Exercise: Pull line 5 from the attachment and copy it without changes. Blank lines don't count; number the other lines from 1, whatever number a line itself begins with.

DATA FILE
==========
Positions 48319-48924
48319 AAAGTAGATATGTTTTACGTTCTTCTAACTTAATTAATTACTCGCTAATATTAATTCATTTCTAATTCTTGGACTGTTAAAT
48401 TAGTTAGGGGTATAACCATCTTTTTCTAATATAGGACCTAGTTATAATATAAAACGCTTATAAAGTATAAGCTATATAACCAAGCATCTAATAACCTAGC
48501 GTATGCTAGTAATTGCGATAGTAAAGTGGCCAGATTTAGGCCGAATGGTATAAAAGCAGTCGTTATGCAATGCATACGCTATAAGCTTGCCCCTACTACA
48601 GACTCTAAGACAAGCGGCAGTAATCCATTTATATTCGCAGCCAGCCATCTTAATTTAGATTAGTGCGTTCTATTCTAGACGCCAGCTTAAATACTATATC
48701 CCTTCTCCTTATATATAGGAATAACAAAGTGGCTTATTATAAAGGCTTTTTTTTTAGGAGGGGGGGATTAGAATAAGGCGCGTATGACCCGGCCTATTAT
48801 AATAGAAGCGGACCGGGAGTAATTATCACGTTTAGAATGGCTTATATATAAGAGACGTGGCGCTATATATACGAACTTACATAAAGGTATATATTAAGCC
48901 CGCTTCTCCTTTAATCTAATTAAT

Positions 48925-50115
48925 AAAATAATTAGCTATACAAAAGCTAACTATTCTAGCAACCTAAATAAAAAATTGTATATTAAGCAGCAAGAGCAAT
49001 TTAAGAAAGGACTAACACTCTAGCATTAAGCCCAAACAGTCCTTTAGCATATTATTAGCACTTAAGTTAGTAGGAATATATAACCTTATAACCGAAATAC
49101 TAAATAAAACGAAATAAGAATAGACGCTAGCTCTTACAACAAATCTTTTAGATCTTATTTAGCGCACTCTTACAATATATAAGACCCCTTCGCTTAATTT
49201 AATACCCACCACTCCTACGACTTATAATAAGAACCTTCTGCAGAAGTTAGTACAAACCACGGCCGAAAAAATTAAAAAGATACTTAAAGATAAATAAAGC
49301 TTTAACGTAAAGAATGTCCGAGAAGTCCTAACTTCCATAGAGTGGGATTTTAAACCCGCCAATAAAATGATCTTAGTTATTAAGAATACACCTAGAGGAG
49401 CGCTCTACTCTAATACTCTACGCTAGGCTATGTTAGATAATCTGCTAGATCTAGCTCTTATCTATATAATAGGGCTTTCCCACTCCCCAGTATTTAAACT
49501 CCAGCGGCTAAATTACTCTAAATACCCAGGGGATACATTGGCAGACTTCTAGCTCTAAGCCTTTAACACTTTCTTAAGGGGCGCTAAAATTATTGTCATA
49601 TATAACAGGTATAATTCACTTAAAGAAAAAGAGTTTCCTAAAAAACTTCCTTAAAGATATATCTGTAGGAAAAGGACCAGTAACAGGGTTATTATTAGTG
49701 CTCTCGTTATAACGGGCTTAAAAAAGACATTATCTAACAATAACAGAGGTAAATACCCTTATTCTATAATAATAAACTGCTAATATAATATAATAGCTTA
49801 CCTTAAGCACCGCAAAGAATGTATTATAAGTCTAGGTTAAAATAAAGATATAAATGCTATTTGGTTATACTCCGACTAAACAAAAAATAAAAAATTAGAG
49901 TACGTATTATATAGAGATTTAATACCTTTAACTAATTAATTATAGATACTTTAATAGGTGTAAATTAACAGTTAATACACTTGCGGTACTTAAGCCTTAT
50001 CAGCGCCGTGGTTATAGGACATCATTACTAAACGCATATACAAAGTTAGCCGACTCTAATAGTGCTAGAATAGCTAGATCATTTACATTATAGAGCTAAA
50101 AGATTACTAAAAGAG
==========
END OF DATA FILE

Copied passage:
48601 GACTCTAAGACAAGCGGCAGTAATCCATTTATATTCGCAGCCAGCCATCTTAATTTAGATTAGTGCGTTCTATTCTAGACGCCAGCTTAAATACTATATC